Women's World Championship: Ju wins with black

by Steve Abrahams
5/4/2018 – The 2018 Women's World Chess Championship has begun in Shanghai, China. In game one we saw a Queens Gambit Accepted that simplified to a drawn endgame, ending in 63 moves. In game two the opening was a seldom seen variation of the English Opening. Ju Wenjun took advantage of the defending champions somewhat timid choice of 3.d3 and scored a win with the black pieces in 55 moves. Live games from 9:00 AM CEST (3:00 AM EDT) | Photo: Gu Xiaobing

ChessBase 17 - Mega package - Edition 2024 ChessBase 17 - Mega package - Edition 2024

It is the program of choice for anyone who loves the game and wants to know more about it. Start your personal success story with ChessBase and enjoy the game even more.


Advantage Ju Wenjun

The battle to determine the 19th Women's World Chess Champion has begun in China between two Chinese players. Reigning World Champion Tan Zhongyi, currently ranked as the tenth woman in the world, defends her title against world number two, Ju Wenjun.  The first two rounds have taken place with a draw, in the first round, and a win for the challenger in the second.  Both games have been competitive battles, as the players seemed to waste no time in pressing to win. Each player has now taken a turn with the white pieces and will return to action Sunday, after a rest day.


Play resumes on May 6th | Photo: Gu Xiaobing

Game one  

Game one provided an interesting Queen's Gambit Accepted. It appeared Ju Wenjun did not fully expect this variation, as she spent a great deal of time navigating the first few moves of the opening. Both players seemed to press during the first 30 moves of play with a key moment at move fourteen when Tan Zhongyi choose the complicated 14.Ne5. This move led to white's knight pair fighting momentarily vs. black's bishop pair.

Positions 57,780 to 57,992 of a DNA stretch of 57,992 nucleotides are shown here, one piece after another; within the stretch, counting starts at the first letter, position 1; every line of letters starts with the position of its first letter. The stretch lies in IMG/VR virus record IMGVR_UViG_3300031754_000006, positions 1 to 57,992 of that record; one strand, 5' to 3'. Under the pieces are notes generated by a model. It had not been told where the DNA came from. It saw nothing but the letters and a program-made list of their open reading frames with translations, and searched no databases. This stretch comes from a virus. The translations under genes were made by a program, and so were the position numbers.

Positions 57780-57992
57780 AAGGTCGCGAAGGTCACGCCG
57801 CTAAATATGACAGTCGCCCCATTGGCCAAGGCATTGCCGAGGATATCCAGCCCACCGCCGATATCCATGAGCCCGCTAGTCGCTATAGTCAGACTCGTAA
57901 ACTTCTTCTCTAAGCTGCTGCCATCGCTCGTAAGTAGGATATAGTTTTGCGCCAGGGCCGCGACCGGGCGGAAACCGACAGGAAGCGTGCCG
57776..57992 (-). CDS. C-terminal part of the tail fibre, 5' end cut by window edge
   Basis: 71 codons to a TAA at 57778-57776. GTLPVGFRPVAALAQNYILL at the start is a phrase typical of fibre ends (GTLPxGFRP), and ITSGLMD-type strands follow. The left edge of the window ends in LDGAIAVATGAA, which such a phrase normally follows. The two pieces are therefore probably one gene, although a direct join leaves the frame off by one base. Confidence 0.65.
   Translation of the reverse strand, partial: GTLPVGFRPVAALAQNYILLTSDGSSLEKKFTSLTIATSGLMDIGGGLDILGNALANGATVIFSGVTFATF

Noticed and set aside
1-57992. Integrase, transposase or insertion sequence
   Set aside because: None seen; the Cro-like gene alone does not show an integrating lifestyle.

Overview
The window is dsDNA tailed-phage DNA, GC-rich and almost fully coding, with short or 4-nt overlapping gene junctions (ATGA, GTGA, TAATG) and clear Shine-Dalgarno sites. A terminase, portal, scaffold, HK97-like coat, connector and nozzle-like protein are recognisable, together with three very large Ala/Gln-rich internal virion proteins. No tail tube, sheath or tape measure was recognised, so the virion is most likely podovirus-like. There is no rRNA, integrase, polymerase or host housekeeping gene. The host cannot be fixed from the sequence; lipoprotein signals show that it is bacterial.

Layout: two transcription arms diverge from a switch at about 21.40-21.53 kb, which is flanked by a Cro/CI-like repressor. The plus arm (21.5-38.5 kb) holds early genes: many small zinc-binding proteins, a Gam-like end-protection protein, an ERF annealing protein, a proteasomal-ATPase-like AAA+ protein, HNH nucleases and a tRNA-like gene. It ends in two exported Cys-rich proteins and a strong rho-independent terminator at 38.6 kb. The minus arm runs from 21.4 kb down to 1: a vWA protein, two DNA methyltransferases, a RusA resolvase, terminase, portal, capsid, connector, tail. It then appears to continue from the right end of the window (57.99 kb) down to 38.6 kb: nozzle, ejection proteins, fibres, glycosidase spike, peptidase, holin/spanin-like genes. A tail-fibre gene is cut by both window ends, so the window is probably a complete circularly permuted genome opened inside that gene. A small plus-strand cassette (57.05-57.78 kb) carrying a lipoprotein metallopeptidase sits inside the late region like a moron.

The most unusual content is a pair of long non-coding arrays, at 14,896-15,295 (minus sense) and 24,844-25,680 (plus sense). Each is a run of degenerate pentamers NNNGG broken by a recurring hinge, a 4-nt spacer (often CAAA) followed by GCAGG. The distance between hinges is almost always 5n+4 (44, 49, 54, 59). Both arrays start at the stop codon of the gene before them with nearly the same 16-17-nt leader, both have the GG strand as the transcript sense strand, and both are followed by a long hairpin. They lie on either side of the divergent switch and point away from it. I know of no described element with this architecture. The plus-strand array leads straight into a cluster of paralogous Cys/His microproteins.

During post-game analysis, the players were calm to explain that they both felt comfortable with the complications. Tan Zhongyi expressed the importance of her mental preparations especially considering playing the black pieces first.


The first ceremonial move of the 2018 Championship | Photo: Gu Xiaobing

Game Two

Game two was extremely dynamic. Ju Wenjun was able to beat the defending champion with the black pieces. She took advantage of Tan Zhongyi's seldom used 3.d3 variation of the English Opening. The move 3...Bxc3 by Wenjun provided a variation which only appears thirteen times in the ChessBase live database. This variation also had only previously provided definitive results for each game. 

The passive move 22.Rf1 lead to black winning a pawn and causing great pressure the remainder of the game. Wenjun secured past c and d-pawns, which marched down the board to victory.


Black's connected passed pawns are far more advanced than White's. The defending champion resigned on move 55 after it became clear a pawn would promote. And important early victory with the black pieces for Ju.


Ju Wenjun did muster a smile while leading after two games | Photo: Gu Xiaobing

According to GM Ian Rogers, who's on-site in Shanghai, the winner seemed more subdued than one might expect under the circumstances, almost as though there were a role reversal.

The competition for the World Championship is being played over ten games, however. Should it be tied, a rapid (and if necessary, blitz) playoff will be played on May 19th.

Standings after two games



Date Event Place
May 2 Opening ceremony Shanghai
May 3 Game 1 Shanghai
May 4 Game 2 Shanghai
May 5 Rest day Shanghai
May 6 Game 3 Shanghai
May 7 Game 4 Shanghai
May 8 Rest day Shanghai
May 9 Game 5 Shanghai
May 12 Game 6 Chongqing
May 13 Game 7 Chongqing
May 14 Rest day Chongqing
May 15 Game 8 Chongqing
May 16 Game 9 Chongqing
May 17 Rest day Chongqing
May 18 Game 10 Chongqing
May 19 Playoff (if needed) / Closing Chongqing


Steve is originally from Raleigh, North Carolina, but played and coached chess all across the United States. Steve has attained the titles of National Expert and FIDE Trainer during his career playing and coaching chess.


Rules for reader comments


Not registered yet? Register